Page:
Intense political campaigns often characterize the electioneering period in many societies across the world, as individuals seeking for elective posts attempt to interact with the electorate at a personal level.
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Campaign advocates attest that the socio-political process has numerous benefits to the electorate as well as leaders, whereas critics argue that campaigns are mere conduits of corruption and irresponsible use of scarce public or private resources, especially in developing countries (Ridout & Searles 444). The present paper provides several ways why campaigns matter.
The first way revolves around the issue of making political knowledge available to the public domain and discourse. Available literature demonstrates that the interactions stimulated by political campaigns provide the electorate with the opportunity not only to question the policies of the candidates seeking for elective posts, but also the manifestos and constitutions of their sponsoring parties (Biggers 998-1002).
This way, the electorate in a mature democracy is able to make informed choices on the type of leaders to select based on what they stand for. Access to political knowledge on the individuals seeking for elective posts therefore becomes a way through which voters can demonstrate their democratic rights by voting for the candidates who represents their needs, aspirations and expectations. Consequently, it can be argued that political campaigns are used as an educational tool for purposes of dispersing political knowledge to the electorate.
The second reason revolves around the issue of image construction, also known as political advertisement. Extant literature demonstrates that campaigns are used by many people seeking for elective posts to project a disposition that they identify with the needs affecting the electorate and are better placed to handle those needs once elected into office (Prasetyawan 310-312).
Of course critics have suggested that this assertion is not valid because candidates often project to the electorate an image that is totally different from their own selves and rely on the ignorance of the masses to sail through (Prasetyawan 311).
This assertion is valid, particularly in developing countries where politicians hoodwink the electorate into believing that their conscience is as pristine as the images disseminated by the media. However, the bottom-line is that campaigns are being used across the world to construct positive images of the candidates seeking for elective posts, and therefore endearing themselves more to the voters.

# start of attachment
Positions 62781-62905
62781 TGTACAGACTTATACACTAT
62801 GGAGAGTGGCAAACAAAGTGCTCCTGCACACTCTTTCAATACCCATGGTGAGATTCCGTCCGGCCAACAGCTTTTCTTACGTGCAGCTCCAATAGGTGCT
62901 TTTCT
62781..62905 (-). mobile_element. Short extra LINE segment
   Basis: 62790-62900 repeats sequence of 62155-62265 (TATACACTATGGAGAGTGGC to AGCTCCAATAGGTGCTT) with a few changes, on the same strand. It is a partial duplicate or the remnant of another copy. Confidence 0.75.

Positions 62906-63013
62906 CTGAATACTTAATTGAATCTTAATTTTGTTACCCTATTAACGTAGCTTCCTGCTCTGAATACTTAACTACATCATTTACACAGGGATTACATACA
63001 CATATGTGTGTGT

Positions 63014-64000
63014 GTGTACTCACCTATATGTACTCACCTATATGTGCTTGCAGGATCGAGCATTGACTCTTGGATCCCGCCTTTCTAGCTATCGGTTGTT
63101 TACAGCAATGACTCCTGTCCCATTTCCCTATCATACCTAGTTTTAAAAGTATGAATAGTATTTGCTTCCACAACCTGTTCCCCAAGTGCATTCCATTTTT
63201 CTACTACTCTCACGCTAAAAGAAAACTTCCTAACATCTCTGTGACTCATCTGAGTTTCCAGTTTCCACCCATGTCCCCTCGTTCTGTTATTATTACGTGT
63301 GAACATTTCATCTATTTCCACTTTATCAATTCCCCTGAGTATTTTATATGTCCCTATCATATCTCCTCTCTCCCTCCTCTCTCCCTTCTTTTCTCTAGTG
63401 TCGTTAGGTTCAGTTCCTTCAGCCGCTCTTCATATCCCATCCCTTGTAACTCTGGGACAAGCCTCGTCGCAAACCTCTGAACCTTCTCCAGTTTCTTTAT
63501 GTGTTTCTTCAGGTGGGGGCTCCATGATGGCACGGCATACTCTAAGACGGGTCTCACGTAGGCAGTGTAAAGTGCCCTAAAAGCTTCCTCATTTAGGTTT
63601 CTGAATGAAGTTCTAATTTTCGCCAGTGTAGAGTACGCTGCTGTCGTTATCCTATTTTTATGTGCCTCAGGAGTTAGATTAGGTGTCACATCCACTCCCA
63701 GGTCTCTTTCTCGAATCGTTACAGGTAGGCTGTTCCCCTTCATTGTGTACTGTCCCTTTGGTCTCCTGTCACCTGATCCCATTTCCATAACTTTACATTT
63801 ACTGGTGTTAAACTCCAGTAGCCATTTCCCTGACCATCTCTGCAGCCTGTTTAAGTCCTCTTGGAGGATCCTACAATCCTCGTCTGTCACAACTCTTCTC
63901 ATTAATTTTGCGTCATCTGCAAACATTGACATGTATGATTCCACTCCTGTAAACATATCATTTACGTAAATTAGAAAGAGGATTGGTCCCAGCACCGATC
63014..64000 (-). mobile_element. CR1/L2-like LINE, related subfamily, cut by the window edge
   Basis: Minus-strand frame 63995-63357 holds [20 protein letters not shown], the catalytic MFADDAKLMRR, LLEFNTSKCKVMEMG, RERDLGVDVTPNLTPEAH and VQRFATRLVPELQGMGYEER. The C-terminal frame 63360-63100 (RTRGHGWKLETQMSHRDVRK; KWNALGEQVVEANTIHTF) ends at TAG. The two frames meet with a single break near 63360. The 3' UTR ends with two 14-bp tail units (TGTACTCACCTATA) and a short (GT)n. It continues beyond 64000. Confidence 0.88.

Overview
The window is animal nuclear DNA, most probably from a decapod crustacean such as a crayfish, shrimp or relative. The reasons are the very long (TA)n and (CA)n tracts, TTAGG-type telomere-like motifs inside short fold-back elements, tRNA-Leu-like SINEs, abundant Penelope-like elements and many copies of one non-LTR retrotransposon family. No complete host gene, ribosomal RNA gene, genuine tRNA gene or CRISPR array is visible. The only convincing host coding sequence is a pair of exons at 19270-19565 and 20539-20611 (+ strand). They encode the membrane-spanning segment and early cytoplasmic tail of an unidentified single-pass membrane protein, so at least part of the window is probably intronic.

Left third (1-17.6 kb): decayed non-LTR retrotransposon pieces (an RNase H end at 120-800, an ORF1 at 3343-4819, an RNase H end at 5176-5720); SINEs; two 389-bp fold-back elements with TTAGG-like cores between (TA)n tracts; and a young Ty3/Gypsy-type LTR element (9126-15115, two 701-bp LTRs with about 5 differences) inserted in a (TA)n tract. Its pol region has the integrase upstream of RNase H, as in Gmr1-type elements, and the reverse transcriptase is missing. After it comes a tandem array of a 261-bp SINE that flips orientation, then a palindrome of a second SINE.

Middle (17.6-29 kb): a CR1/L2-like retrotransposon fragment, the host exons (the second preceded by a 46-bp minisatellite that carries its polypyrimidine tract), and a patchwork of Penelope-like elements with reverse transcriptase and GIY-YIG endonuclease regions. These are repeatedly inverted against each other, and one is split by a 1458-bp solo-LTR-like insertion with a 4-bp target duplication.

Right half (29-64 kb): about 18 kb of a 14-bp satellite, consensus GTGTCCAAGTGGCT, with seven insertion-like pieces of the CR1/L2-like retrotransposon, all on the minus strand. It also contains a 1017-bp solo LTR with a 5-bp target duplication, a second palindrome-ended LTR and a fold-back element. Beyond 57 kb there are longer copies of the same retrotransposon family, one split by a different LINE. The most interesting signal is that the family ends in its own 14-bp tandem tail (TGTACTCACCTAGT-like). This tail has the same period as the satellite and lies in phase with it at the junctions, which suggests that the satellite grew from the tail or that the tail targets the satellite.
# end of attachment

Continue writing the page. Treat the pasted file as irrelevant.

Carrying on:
Lastly, campaigns matter by virtue of the fact they can be used by politicians and individuals seeking for elective posts to make emotional appeals to the electorate, with the view to persuade their political attitudes, electoral choices, as well as decision-making processes. Indeed, extant literature demonstrates that “…campaign managers must craft television advertisements that not only convey a message but simultaneously resonate with voters on an emotional level (Ridout & Searles 439).
In the 2004 United States presidential race, for instance, President Barrack Obama’s campaign secretariat employed ominous imagery to tap into the electorate’s emotions and anxieties about homeland security as well as the ongoing war against terror.
This way, the president was able to make memorable emotional appeals among the voters that he was better placed to handle critical issues of national security and war on terror than what was being promised by the Republicans. It can be argued that Obama rode on these issues, which were reinforced by his campaign strategists through the creation of emotional appeal, to secure the presidency.
Biggers, Daniel R. “Can a Social Issue Proposition increase Political Knowledge? Campaign Learning and the Educative Effects of Direct Democracy.” American Politics Research. 40.6 (2012): 998-1025. Academic Search Premier. Web.
Prasetyawan, Wahyu. “Image Construction in Politics: Political Advertisement in the 2009 Indonesia Election.” SOJOURN: Journal of Social Issues in Southeast Asia. 27.2 (2012): 310-327. Academic Search Premier. Web.
Ridout, Travis N., and Kathleen Searles. “Its my Campaign I’ll Cry if I want to: How and when Campaign use Emotional Appeals.” Political Psychology. 32.3 (2011): 439-458. Academic Search Premier. Web.